At the recent sitting of Carrick-on-Shannon Circuit Court warm tributes were paid to Michael McKenna who is retiring from his position as deputy manager of Carrick-on-Shannon court office after 39 years of service with the courts service.
The tributes were led by Judge John Aylmer who said he has known Michael since he was appointed to the Circuit Court in 2015 referring to him as “one of the most experienced court officials in the courts service.”
Prior to arriving in Carrick-on-Shannon Judge Aylmer said he was informed he would find Michael to be of great benefit saying: “I had been advised by Judge O’Hagan and Judge Deery that I would find Michael to be a font of knowledge and wisdom.”
Judge Aylmer added: “I would like to thank Michael for his service and wish him well for the next chapter.”
Paying tribute to Mr McKenna after 39 years of service Colm Smyth SC said Michael was “always extremely courteous” to barristers from the most senior to junior adding, “A kind word means an awful lot to a barrister starting off.”
Former county registrar Kevin Doherty also paid tribute to Mr McKenna who he referred to as a former colleague and also a friend.
Paying tribute to the “gentleman I have known for over 30 years”, Mr Doherty said: “He is a person with vast knowledge of practice and procedure. He has an ability to deal with situations and people and has a kind and humane way of dealing with the public.”
Concluding his tribute Mr Doherty said: “You have retirement well earned. Grasp it with both hands and enjoy. I wish you and your family a long and happy retirement.”
The current county registrar, Joe Smith complimented Michael’s role at election time when he said: “You ran elections single handedly. It was always good to know everything was in good hands.”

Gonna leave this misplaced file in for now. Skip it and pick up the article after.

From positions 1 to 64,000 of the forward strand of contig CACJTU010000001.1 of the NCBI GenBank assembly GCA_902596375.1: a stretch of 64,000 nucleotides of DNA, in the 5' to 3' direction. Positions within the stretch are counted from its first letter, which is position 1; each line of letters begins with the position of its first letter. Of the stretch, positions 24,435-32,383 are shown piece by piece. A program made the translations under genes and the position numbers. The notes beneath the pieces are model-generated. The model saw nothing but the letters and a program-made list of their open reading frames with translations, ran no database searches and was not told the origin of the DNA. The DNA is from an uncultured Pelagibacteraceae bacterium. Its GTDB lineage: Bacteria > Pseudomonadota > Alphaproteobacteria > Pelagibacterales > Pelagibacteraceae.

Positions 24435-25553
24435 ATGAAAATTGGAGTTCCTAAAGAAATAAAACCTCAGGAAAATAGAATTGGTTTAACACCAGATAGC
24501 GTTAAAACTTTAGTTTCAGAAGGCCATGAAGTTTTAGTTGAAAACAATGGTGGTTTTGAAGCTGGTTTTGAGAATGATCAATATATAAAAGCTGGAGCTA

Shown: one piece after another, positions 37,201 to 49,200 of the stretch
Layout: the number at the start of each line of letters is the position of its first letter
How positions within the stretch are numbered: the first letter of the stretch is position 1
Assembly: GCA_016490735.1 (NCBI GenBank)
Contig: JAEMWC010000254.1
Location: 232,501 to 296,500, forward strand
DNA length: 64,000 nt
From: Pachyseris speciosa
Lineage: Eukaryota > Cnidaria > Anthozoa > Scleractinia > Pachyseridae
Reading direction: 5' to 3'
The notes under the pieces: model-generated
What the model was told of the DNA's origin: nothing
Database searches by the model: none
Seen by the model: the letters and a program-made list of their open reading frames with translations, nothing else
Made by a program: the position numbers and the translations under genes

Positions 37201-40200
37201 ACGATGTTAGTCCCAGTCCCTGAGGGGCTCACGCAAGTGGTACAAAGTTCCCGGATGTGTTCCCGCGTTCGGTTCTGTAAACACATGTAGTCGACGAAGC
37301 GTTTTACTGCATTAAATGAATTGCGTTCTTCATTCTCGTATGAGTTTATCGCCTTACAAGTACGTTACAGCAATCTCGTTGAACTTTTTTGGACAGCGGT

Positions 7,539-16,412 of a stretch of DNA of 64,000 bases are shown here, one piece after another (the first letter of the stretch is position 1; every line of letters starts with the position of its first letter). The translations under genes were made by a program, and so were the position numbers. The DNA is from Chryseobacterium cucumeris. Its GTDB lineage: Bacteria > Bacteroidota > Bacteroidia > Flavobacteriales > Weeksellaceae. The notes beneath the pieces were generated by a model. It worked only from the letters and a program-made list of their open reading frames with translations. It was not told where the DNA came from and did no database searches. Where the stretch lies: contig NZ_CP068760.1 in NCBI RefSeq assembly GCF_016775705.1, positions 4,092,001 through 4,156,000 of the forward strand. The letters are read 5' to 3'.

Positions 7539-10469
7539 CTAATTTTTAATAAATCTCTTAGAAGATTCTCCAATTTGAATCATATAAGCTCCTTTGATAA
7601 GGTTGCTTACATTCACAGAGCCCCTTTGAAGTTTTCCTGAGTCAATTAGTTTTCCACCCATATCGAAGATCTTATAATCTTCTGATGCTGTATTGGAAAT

Mr Smyth also referred to Michael’s interest in music and singing noting he has over 100 songs written joking: “his party piece is Lovely Leitrim.”
Tributes were also paid by western regional manager Court Services, Brendan McDonnell who said: “I was extremely impressed with Michael’s knowledge of circuit court procedure. He portrays everything you want from a public servant. Looking after people coming to court is what we really appreciated.”
Beyond the call of duty
State Solicitor for Co Leitrim, Noel Farrell also acknowledged the contribution made by Mr McKenna when he said: “He gained a wealth of knowledge and experience and learned very fast and we were the beneficiaries from it.”
Mr Farrell continued: “Michael was our first port of call. He went far and beyond the call of duty in assisting us and was always so helpful.”
Mr Farrell joked that he was delighted to hear that Michael was preparing to release an album adding: “Let’s hope we see lots of Michael performing in the future.”
On behalf of An Garda Síochana, Leitrim District Superintendent Kevin English addressed the court to thank and pay tribute to Michael referring to “the wonderful contribution” he has made. “We have benefited enormously from your contribution,” he said.
Supt English referred to Michael’s “quiet, unassuming manner,” adding, “your common sense approach made it easy to work with you.”